American U Adopts Self-Reporting Sustainability Program
- By Dian Schaffhauser
American University in Washington, DC is the latest university to announce its participation in a new self-reporting sustainability program launched by the Association for the Advancement of Sustainability in Higher Education (AASHE), the same organization that created the American College & University Presidents' Climate Commitment. The latest initiative, the Sustainability Tracking, Assessment & Rating System, or STARS, launched in mid-January 2010, is a reporting tool that allows a member institution to gauge its progress in a number of sustainability areas, including research and curriculum, buildings and climate, dining services and energy, water usage and waste management practices, and investment and public engagement.
The framework was created by representatives from colleges and universities, higher education associations, related nonprofits, businesses, and government agencies. At the time of this reporting, 125 institutions had signed onto the program.
"Life at American University is marked by an active pursuit of sustainability," said Chris O'Brien, director of sustainability. "Students, staff, and faculty are dedicated to environmental and social responsibility. By participating in this program our community will experience an even greater sense of responsibility."
American University's push toward sustainability began in the 1990s with a rededicated focus to the original campus plan, created by noted landscape designer Frederick Law Olmstead. The university revived Olmstead's original design, incorporating more gardens across campus. As a result, in 2004, the National Arboretum and Botanical Garden Association designated AU as a public garden and arboretum.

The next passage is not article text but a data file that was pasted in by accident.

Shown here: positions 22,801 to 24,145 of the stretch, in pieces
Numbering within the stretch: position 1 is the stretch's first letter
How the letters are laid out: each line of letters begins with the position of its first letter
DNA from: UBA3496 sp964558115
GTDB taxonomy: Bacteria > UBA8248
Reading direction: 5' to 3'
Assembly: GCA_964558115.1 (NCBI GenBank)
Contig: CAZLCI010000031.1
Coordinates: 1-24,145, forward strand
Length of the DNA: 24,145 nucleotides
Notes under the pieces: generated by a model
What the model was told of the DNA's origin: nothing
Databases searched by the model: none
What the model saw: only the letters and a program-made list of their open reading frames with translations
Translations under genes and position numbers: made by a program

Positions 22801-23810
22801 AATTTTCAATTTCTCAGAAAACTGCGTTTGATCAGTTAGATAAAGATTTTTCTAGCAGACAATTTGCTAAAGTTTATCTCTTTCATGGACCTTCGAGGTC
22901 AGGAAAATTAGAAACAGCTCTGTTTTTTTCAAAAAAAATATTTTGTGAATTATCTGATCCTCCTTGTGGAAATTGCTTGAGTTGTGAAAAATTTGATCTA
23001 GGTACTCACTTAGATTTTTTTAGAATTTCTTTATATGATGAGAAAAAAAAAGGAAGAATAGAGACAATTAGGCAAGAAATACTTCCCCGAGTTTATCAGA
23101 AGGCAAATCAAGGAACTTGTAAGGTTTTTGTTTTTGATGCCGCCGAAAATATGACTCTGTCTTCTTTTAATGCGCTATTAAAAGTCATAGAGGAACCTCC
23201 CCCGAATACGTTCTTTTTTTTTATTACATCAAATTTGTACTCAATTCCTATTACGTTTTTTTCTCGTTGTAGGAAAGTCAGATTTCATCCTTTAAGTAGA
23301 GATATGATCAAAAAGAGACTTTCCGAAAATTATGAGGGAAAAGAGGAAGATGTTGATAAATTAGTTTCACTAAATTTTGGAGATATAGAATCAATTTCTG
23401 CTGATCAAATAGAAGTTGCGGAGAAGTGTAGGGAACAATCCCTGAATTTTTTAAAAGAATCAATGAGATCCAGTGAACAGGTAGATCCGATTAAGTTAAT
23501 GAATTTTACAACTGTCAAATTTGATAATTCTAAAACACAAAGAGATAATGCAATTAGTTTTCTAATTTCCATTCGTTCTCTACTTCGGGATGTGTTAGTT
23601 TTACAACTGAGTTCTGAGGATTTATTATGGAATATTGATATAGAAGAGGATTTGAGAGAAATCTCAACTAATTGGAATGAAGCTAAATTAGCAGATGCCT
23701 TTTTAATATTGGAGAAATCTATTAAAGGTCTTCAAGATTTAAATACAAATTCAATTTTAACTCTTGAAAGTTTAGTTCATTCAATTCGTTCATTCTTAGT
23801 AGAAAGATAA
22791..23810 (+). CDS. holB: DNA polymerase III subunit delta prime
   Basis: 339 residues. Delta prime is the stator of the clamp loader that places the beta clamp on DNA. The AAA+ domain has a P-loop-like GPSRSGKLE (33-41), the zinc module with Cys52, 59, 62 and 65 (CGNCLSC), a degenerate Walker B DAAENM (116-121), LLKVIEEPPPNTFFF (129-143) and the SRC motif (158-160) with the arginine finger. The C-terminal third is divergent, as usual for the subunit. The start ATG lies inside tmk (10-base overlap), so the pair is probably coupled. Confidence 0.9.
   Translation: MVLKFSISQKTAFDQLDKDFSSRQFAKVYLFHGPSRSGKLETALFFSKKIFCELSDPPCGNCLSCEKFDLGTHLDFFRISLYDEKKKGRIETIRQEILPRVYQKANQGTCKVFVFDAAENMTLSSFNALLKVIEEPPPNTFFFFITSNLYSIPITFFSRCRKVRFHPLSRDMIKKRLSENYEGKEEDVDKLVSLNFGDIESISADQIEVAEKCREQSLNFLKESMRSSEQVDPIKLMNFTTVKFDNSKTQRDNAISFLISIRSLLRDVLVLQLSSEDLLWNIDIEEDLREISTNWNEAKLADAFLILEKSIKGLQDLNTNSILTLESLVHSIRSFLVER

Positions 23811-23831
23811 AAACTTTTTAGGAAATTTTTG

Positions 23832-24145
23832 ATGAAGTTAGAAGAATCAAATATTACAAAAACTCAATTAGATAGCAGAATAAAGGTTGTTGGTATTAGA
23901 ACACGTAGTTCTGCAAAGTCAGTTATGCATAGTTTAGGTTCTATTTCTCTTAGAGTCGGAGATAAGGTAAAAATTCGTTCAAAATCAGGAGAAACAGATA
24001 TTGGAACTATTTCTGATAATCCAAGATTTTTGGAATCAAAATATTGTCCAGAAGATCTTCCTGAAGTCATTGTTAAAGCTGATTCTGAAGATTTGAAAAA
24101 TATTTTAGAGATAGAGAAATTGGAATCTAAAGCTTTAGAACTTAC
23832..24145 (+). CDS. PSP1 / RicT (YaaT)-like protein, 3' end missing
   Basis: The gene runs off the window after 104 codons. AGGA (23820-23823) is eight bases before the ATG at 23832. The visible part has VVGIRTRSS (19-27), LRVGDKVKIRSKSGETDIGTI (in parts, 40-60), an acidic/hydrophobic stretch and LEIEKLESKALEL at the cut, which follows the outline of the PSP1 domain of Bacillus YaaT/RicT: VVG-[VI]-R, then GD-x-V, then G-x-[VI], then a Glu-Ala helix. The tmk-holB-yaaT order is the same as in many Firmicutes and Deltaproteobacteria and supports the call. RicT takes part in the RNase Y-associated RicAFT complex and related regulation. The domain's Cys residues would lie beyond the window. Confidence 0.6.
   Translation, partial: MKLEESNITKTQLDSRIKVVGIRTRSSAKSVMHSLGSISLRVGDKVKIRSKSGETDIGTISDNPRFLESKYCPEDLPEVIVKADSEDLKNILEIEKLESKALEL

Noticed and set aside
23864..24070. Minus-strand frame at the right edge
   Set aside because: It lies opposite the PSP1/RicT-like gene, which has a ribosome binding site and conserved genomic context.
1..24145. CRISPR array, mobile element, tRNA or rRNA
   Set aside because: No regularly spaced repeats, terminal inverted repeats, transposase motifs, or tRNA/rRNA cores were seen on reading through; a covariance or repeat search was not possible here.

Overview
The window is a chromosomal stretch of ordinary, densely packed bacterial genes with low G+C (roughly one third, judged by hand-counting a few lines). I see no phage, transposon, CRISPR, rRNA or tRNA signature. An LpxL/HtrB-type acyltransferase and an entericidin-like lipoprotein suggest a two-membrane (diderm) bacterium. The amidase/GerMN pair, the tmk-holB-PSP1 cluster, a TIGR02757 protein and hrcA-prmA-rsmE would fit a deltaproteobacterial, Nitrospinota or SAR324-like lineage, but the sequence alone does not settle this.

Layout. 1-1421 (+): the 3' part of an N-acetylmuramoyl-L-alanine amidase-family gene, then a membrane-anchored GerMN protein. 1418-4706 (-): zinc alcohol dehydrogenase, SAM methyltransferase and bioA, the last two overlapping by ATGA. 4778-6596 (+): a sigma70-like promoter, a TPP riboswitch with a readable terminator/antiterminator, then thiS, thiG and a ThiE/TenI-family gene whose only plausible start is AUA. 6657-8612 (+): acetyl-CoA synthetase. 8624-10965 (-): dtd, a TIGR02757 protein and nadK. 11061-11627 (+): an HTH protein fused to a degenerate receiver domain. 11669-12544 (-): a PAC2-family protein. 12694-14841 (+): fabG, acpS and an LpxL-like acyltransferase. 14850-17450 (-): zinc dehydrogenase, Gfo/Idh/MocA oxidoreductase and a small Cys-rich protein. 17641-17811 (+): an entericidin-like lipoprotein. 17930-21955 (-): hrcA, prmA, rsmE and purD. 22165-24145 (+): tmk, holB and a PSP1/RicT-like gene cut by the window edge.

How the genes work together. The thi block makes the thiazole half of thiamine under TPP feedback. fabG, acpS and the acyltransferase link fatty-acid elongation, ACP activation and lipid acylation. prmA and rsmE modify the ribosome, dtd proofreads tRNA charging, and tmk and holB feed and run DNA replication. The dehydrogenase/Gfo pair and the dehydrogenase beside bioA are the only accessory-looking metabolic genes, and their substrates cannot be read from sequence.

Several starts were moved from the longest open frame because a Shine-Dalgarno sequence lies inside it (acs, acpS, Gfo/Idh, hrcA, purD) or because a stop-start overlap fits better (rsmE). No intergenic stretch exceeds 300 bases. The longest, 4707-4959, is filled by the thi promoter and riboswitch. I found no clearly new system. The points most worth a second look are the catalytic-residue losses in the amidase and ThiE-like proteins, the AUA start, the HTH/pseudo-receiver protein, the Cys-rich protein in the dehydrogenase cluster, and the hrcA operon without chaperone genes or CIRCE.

In spring 2006 AU signed the Talloires Declaration, the first formal statement made by university presidents, chancellors, and rectors of a commitment to environmental sustainability in higher education. In 2008 President Neil Kerwin signed the Presidents' Climate Commitment pledging that AU would work to achieve carbon neutrality.
Recently, Kerwin also signed a suite of sustainability policies, including ones mandating green building, green cleaning, sustainable purchasing, and zero waste. The policies are designed to adhere to STARS recommendations and Leadership in Energy and Environmental Design (LEED) green building standards.
American University is also participating in a pilot program with the US Green Building Council to develop a streamlined approach to green building certification for campuses. A team is working to certify 30 campus buildings to LEED standards, including the new School of International Service building, designed to achieve LEED Gold certification. The new building will open in fall 2010.
In addition, according to the university, this spring AU will install a wind turbine and a steam turbine to reduce the its carbon emissions. It has also introduced the use of biodiesel fuel in its vehicle fleet.
"The advantage of STARS is that all aspects of campus life are taken into consideration with regard to the ability to earn credits," said AASHE Executive Director Paul Rowland. "From providing sustainability coursework, to dorm cleaning products, to energy efficiency in campus buildings, there are lots of opportunities for a school to identify and track its sustainability progress."
Dian Schaffhauser is a writer who covers technology and business for a number of publications. Contact her at firstname.lastname@example.org.